If there is one thing that national media reporters love asking the Pittsburgh Steelers about, it’s about ‘drama’ and what’s going on with former players. But the local media has its fetish areas as well, and one of them is the obsession over the notion of a run-pass balance.
Reporters have tried to approach the topic from a number of different directions seeking to get the responses they’re looking for, but have almost universally been shot down, basically hoping for somebody to say that they’re going to run the ball more. They probably will, just by sheer odds, but that’s not the point.
I can’t help but feel some of that thinking was beneath the surface when Ben Roethlisberger was asked yesterday about how they were able to surprise the New England Patriots last season with their aggressive running approach with Jaylen Samuels and if he felt a shift back to more run-oriented football was something he could foresee. His response from the locker room, via the team’s website:
I think having the ability to change is huge. Maybe not for a whole season, but for a game or for a little run, when teams are expecting one thing and you can just completely flip the script and become dominant in another phase of the game, I think that speaks volumes of the coaching and playing and players buying into it. I don’t know if the lay of the league flips and goes back to that at some point, I don’t foresee it anytime soon. I know there’s a lot of teams trying to go to a more running quarterback and RPO thing. I know Baltimore’s been talking about it. But if your guy gets beat up, it’s gonna be hard to stay on the field for too long,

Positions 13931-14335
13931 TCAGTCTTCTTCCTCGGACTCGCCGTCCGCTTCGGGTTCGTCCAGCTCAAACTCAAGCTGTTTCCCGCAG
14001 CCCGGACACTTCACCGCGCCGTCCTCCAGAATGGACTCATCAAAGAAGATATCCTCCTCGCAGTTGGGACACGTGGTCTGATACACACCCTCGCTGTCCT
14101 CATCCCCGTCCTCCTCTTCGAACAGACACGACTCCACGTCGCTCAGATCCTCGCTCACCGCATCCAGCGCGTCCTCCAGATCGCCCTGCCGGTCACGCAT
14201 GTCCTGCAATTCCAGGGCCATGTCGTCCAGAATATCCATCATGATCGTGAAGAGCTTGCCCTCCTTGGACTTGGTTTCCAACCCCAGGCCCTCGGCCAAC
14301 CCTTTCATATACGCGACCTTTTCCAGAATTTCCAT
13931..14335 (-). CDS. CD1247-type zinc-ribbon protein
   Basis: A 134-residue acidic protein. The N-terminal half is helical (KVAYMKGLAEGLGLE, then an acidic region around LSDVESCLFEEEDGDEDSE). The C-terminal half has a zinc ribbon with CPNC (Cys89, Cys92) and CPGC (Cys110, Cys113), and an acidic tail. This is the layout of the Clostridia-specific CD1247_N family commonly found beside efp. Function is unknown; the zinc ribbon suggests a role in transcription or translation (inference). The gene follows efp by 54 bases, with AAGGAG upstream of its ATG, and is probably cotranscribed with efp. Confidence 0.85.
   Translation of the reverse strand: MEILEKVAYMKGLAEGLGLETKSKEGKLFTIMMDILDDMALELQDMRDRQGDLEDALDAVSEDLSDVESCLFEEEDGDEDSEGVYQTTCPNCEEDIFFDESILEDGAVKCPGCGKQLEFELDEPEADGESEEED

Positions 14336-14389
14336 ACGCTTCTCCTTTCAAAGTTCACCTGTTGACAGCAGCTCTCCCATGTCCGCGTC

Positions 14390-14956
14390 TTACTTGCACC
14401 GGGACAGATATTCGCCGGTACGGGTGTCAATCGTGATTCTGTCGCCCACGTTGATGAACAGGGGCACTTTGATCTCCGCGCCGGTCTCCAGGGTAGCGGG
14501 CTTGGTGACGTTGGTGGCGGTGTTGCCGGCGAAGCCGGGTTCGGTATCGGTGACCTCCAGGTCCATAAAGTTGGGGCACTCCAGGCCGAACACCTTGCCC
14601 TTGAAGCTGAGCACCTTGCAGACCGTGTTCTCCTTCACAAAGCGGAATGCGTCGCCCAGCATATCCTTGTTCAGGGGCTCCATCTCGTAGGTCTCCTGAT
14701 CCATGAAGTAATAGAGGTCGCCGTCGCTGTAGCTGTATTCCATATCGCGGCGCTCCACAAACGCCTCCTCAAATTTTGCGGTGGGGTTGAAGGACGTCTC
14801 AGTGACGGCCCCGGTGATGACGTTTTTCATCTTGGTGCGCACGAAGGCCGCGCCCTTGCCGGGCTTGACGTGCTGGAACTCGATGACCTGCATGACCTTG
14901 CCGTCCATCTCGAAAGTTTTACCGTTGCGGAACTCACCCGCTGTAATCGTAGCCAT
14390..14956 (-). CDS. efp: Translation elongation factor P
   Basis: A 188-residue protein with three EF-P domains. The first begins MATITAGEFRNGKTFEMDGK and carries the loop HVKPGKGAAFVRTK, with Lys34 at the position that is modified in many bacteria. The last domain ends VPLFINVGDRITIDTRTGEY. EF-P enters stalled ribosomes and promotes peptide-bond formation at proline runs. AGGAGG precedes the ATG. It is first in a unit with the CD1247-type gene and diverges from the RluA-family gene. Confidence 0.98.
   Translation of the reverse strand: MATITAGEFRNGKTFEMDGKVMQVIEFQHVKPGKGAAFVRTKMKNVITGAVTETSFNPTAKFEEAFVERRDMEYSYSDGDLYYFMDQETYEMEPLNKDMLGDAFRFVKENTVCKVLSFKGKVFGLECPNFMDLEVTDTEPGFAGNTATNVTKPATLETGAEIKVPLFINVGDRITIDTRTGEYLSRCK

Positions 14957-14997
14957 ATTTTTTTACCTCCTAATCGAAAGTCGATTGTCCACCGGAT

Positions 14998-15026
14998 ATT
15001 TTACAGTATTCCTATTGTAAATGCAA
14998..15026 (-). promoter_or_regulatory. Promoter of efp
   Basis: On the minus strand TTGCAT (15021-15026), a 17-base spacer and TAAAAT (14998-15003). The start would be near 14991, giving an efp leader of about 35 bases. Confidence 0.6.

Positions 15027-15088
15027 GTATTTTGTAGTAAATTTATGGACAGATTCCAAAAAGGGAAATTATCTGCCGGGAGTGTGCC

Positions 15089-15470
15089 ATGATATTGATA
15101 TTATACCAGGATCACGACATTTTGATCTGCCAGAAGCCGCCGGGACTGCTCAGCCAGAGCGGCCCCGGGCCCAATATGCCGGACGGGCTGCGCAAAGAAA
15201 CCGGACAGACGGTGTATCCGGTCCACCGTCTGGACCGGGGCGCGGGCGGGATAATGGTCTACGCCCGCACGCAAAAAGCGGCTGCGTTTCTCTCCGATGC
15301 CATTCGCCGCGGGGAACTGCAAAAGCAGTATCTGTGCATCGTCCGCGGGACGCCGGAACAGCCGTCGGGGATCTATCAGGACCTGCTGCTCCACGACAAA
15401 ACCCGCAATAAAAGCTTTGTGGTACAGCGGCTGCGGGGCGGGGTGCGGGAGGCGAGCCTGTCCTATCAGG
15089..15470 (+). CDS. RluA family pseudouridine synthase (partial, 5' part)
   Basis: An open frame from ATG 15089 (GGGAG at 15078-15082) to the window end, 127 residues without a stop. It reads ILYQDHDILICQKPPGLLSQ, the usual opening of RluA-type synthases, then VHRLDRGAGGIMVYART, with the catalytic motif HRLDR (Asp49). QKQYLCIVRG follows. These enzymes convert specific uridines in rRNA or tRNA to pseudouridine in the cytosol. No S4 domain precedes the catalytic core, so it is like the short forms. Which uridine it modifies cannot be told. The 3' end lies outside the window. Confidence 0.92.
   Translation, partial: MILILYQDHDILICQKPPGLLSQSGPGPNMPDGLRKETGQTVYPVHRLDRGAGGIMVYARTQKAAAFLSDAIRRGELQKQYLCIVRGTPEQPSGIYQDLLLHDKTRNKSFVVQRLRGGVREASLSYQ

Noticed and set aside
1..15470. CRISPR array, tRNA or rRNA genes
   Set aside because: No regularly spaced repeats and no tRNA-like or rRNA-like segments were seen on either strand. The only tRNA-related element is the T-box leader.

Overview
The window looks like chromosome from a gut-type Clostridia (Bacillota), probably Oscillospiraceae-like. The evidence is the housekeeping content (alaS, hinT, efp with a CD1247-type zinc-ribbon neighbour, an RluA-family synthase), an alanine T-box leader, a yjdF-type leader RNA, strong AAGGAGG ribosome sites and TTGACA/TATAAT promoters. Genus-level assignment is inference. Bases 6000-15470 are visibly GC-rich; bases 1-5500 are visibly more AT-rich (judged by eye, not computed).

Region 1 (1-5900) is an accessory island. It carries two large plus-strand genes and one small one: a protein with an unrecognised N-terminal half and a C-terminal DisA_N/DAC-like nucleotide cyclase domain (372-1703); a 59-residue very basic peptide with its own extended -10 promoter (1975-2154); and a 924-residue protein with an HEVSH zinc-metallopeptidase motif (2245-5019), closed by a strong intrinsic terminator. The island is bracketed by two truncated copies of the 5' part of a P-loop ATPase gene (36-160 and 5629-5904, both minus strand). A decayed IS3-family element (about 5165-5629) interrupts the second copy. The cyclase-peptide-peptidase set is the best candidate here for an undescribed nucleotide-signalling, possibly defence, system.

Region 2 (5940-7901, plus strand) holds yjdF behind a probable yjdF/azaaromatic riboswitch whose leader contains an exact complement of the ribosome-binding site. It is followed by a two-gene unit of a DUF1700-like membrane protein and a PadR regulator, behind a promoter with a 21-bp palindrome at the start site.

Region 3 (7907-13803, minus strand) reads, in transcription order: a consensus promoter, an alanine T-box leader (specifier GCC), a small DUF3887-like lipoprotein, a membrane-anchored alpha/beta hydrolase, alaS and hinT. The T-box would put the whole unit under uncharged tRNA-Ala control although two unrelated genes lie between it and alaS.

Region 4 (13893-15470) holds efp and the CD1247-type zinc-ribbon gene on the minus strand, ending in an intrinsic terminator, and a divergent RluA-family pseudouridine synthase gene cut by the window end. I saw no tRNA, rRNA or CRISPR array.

Last season, the Steelers have the second-most lopsided run-pass ratio in the league, throwing nearly 700 passes combined. Roethlisberger himself threw 675, the most in the league, which helped him throw for 5129 yards and 34 touchdowns, both franchise record and the former also leading the NFL last season.
One of the reasons that we saw that imbalance, however, was simply for the fact that the team wasn’t fully prepared to not have Le’Veon Bell. They expected him to show up, and when he didn’t, they had to rely on a relatively untested backfield.
That backfield, however, has been tested now, and we should see a more prominent and more consistent performance form the likes of James Conner and Jaylen Samuels in 2019. Maybe against certain opponents they’ll go into it planning to focus on the run, but they also have to be prepared to adapt based on in-game circumstances.